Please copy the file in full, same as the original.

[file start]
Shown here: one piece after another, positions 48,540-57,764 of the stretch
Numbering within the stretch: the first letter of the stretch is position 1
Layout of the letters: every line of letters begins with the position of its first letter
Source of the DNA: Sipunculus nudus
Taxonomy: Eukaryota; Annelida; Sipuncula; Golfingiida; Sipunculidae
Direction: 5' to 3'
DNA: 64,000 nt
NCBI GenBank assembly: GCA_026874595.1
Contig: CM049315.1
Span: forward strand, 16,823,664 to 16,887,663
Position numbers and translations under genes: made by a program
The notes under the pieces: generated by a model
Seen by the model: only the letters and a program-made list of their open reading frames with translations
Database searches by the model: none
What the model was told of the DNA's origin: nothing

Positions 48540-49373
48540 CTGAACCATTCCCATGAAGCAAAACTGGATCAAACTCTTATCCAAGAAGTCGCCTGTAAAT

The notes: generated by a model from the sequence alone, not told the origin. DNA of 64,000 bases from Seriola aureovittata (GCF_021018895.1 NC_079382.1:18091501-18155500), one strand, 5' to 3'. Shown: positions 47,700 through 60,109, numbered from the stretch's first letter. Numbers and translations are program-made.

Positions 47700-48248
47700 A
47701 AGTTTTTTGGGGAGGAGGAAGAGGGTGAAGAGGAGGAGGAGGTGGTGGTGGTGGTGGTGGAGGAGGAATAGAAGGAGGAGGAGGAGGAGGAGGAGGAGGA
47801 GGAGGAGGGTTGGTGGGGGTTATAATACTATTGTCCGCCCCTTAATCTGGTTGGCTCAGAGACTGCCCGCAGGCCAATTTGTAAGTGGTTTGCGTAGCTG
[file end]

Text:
Shown here: one piece after another, positions 48,540-57,764 of the stretch
Numbering within the stretch: the first letter of the stretch is position 1
Layout of the letters: every line of letters begins with the position of its first letter
Source of the DNA: Sipunculus nudus
Taxonomy: Eukaryota; Annelida; Sipuncula; Golfingiida; Sipunculidae
Direction: 5' to 3'
DNA: 64,000 nt
NCBI GenBank assembly: GCA_026874595.1
Contig: CM049315.1
Span: forward strand, 16,823,664 to 16,887,663
Position numbers and translations under genes: made by a program
The notes under the pieces: generated by a model
Seen by the model: only the letters and a program-made list of their open reading frames with translations
Database searches by the model: none
What the model was told of the DNA's origin: nothing

Positions 48540-49373
48540 CTGAACCATTCCCATGAAGCAAAACTGGATCAAACTCTTATCCAAGAAGTCGCCTGTAAAT

The notes: generated by a model from the sequence alone, not told the origin. DNA of 64,000 bases from Seriola aureovittata (GCF_021018895.1 NC_079382.1:18091501-18155500), one strand, 5' to 3'. Shown: positions 47,700 through 60,109, numbered from the stretch's first letter. Numbers and translations are program-made.

Positions 47700-48248
47700 A
47701 AGTTTTTTGGGGAGGAGGAAGAGGGTGAAGAGGAGGAGGAGGTGGTGGTGGTGGTGGTGGAGGAGGAATAGAAGGAGGAGGAGGAGGAGGAGGAGGAGGA
47801 GGAGGAGGGTTGGTGGGGGTTATAATACTATTGTCCGCCCCTTAATCTGGTTGGCTCAGAGACTGCCCGCAGGCCAATTTGTAAGTGGTTTGCGTAGCTG